[ 212.0] Uploading: files/epel-release-6-8.noarch.rpm to /root/epel-release-6-8.noarch.rpm
[ 212.0] Uploading: files/puppetlabs-release-el-6.noarch.rpm to /root/puppetlabs-release-el-6.noarch.rpm
[ 212.0] Uploading: files/selinux to /etc/selinux/config
[ 212.0] Deleting: /.autorelabel
[ 212.0] Running: yum install -y /root/epel-release-6-8.noarch.rpm && rm -f /root/epel-release-6-8.noarch.rpm
[ 214.0] Running: yum install -y bash-completion moreutils
[ 235.0] Running: yum install -y /root/puppetlabs-release-el-6.noarch.rpm && rm -f /root/puppetlabs-release-el-6.noarch.rpm
[ 239.0] Running: yum install -y puppet
[ 254.0] Running: yum update -y
[ 375.0] Running: files/user.sh
[ 376.0] Running: files/ssh.sh
[ 376.0] Running: files/network.sh
[ 376.0] Running: files/cleanup.sh
[ 377.0] Finishing off
Output: /home/james/tmp/builder/gluster/builder.img
Output size: 40.0G
Output format: qcow2
Total usable space: 38.2G
Free space: 37.3G (97%)
Running convert...
Running tar...
./Vagrantfile
./metadata.json
./box.img

real	9m10.523s
user	2m23.282s
sys	0m37.109s
Mon Jan 20 11:06:46 EST 2014
$

If you have any other questions, please let me know!

Happy hacking,

James

PS: Be careful when writing Makefile‘s. They can be dangerous if used improperly, and in fact I once took out part of my lib/ directory by running one. Woops!

UPDATE: This technique now exists in it’s own repo here: https://github.com/purpleidea/vagrant-builder

8 thoughts on “Building base images for Vagrant with a Makefile

  1. ” first tried using vagrant-cachier, and then veewee, and packer. Vagrant-cachier is a great tool, but it turned out not being very useful because there weren’t any base images available for download that met my needs. Veewee and packer can build those images, but they both failed in doing so for different reasons.”

    It would be very enlightening and interesting to hear why Packer failed. I managed to get Packer building vagrantboxes relatively easily, and the process is robust enough, and provides a lot of options in the workflow. Before venturing into YASS (Yet Another Set of Scripts) I’d like to understand why Packer failed?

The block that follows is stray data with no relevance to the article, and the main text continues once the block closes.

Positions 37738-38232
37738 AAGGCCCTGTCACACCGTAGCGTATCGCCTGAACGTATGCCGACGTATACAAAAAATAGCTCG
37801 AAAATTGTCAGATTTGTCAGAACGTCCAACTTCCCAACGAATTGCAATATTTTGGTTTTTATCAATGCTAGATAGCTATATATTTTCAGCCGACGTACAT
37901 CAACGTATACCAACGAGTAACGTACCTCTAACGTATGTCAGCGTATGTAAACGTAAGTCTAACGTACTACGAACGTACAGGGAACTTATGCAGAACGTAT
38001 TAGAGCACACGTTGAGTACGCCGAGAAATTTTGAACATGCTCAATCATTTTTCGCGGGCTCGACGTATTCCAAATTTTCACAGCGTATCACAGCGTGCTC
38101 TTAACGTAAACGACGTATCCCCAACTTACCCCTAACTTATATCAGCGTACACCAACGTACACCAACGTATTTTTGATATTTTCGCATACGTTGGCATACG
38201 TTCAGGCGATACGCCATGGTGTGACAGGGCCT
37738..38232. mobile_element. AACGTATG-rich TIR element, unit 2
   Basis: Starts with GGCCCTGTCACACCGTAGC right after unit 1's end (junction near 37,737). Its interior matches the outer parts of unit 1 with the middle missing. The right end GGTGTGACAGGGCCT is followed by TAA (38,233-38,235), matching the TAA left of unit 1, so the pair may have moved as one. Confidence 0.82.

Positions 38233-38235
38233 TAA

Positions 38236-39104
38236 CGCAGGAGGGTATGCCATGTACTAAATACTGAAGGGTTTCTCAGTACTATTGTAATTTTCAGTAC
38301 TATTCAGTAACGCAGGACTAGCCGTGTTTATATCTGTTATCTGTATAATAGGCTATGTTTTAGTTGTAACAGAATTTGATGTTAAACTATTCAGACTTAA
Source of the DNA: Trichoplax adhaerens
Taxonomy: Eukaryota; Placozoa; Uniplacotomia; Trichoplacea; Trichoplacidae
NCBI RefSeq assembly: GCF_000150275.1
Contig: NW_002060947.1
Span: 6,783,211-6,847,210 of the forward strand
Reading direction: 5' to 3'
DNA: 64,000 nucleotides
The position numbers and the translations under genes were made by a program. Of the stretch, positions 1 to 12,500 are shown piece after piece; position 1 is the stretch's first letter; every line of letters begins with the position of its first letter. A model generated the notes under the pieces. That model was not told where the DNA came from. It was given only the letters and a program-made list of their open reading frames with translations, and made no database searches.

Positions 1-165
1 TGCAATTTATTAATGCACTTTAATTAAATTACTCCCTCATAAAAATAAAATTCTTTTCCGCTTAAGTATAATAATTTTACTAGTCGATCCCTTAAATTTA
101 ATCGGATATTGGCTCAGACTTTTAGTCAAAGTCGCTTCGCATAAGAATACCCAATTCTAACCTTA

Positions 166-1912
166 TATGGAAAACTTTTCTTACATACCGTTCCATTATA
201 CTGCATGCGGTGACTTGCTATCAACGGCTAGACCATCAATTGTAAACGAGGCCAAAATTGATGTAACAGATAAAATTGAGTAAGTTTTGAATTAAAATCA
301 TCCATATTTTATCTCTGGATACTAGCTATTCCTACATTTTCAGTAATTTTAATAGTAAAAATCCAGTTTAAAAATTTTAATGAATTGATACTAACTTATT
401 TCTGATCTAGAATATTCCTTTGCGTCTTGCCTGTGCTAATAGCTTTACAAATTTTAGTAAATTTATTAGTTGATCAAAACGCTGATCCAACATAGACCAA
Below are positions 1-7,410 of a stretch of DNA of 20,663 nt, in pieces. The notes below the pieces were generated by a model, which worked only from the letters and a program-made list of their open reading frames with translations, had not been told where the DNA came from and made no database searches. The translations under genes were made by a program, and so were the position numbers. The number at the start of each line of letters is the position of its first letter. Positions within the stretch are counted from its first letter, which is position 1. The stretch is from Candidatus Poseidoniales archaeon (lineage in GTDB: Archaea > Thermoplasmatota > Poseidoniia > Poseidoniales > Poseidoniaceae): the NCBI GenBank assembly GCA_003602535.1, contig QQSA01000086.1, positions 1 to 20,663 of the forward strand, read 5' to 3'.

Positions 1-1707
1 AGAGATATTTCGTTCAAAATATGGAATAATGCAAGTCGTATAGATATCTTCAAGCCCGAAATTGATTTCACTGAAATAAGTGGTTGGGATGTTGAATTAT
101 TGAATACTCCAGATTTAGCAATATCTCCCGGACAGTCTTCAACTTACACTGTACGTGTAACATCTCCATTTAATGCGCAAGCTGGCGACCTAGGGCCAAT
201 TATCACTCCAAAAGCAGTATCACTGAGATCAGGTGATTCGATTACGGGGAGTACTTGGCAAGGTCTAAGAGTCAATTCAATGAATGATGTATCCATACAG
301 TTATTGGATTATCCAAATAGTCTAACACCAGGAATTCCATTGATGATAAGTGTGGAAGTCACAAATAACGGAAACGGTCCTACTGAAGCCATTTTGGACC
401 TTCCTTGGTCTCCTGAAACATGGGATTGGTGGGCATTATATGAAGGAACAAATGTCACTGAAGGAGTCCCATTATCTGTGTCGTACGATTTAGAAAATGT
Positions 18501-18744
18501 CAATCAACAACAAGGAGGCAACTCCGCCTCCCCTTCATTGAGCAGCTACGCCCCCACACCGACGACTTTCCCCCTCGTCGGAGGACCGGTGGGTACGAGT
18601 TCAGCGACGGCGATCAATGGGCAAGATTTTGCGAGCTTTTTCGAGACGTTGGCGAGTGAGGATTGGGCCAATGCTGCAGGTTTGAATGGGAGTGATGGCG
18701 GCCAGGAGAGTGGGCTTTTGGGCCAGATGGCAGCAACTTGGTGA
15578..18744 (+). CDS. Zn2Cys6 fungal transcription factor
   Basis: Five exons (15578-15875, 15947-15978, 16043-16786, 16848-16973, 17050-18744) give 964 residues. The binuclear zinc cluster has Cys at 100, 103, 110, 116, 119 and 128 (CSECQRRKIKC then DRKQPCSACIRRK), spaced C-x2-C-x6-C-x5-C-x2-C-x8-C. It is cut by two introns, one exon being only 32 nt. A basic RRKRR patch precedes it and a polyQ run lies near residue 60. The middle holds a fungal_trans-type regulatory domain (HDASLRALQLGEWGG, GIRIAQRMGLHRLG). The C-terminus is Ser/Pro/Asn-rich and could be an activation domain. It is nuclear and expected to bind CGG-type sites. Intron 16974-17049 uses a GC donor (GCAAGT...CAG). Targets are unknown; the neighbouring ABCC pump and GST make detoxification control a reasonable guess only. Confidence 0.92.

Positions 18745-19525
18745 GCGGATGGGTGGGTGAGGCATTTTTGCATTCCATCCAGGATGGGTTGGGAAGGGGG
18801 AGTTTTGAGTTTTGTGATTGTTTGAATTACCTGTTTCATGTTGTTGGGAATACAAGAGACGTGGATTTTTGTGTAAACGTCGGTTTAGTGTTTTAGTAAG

• It would be very enlightening and interesting to hear why Packer failed.

      I don’t have my packer notes handy, but they’re fairly easy to reproduce:

      1) Try installing and building a vagrant-libvirt compatible box on Fedora 20.
      2) Fail…

      If this has changed since my tests, please let me know and I’ll consider giving it another shot!

      You might have different success build images for virtualbox. I believe it’s the default target for packer, but personally, I find this useless because virtualbox is proprietary, and if I can’t hack on something, then I can’t build awesome things. From a technical point of view, I prefer libvirt/qemu/kvm.

      Before venturing into YASS (Yet Another Set of Scripts) I’d like to understand why Packer failed?

      I can’t comment on the design of packer because I haven’t looked at those details, but I can tell you that it’s almost assuredly much more complicated, than my 66 line Makefile. I also think that using a Makefile is a very elegant design. I’m able to achieve such a low LOC count because I’m using great tools such as virt-builder and make.


      $ grep -v '^#' Makefile | grep -v '^$' | wc -l
      66

      Let me know if you have any other questions, and good luck!

      • Thanks for the clarification. I missed the context of this being a libvirt based box, which explains why you had a difficult time I guess.

  2. Pingback: [Howto] Vagrant: libvirt, (Multi-)Multi-Machine, Ansible and Puppet | /home/liquidat – Open Source, Linux and Business